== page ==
I love students. No seriously I do. My role as a clinical educator for student Speech and Language Therapists from Queen Margaret University is one of the favourite parts of my job. I love students because they ask questions. They create a situation where I am required to provide clear, rational and evidence-based reasoning for my clinical decisions. And on that basis my favourite question is WHY?
Laura is a post-graduate student who has just completed a placement with me in Tayside. She has graciously agreed to write a guest blog on her thoughts and experiences of Speech and Language Therapy in Mental Health which will feature when her academic and personal calendar allow, but until that time I wanted to share with you one of the big WHYs of Laura’s placement.
But WHY are we working with him? This isn’t Speech and Language Therapy.
Many Speech and Language Therapists work to a pretty high degree in professional isolation. By that I mean that they either work just with their client and/or that person’s parent/ spouse/ carer, or they have a well defined role within a multi-disciplinary team to tackle the communication aspects of a client’s disorder. I say this from a perspective of personal experience as I have worked as a member of many teams where teamwork is merely making sure we share information and don’t book people in for appointments at the same time! Unlike the fields of Physical Disability or Stroke Rehabilitation, in Mental Health the majority of work carried out by all team members is entirely verbally mediated. So what happens when an individual has communication difficulties that create barriers to therapeutic interaction? In this situation, the team member who can communicate most effectively with that person is most likely to affect positive change and that person may be the Speech and Language Therapist.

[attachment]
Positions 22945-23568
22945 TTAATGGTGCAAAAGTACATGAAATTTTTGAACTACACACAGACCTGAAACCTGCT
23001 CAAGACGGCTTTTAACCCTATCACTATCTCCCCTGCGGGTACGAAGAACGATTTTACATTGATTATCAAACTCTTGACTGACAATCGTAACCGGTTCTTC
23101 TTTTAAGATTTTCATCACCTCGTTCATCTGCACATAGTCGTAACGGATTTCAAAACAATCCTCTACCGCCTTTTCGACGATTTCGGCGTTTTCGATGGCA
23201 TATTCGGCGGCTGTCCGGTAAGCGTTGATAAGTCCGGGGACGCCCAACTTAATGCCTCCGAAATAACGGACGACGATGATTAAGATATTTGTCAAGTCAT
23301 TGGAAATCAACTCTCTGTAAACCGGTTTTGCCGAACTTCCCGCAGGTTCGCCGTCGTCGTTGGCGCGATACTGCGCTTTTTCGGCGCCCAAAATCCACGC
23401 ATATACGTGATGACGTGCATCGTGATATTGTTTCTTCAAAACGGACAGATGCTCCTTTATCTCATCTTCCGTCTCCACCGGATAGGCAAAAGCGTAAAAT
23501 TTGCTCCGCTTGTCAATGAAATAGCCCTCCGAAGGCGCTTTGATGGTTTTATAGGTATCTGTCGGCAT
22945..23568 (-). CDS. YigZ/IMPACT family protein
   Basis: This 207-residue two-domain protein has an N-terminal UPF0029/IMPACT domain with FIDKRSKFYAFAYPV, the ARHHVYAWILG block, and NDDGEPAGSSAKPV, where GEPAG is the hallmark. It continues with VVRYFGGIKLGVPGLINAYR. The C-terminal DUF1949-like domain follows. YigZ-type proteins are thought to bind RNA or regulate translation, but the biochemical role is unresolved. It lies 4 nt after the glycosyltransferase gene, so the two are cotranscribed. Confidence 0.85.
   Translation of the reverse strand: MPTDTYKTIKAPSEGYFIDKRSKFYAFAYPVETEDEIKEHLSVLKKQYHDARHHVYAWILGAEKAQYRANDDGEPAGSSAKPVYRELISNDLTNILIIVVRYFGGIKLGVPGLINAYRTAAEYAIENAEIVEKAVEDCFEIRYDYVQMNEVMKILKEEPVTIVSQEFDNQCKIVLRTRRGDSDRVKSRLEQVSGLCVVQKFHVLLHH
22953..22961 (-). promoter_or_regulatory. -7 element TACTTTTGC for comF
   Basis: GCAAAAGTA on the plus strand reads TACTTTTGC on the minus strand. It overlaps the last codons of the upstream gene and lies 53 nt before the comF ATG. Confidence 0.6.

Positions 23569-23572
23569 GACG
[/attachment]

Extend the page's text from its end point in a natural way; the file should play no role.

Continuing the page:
Laura is right; I am not doing specific communication skills development work with this client at this point in time – I have in the past and I am sure I will in the future. What I am doing is using my understanding of his subtle and complex communication difficulties to adapt and deliver a psychological based intervention that other members of the team have found it impossible to engage him in effectively. This is an intervention that will benefit his mental wellbeing and keep him positively engaged with the Community Mental Health Team; and that is what being part of a team really means to me.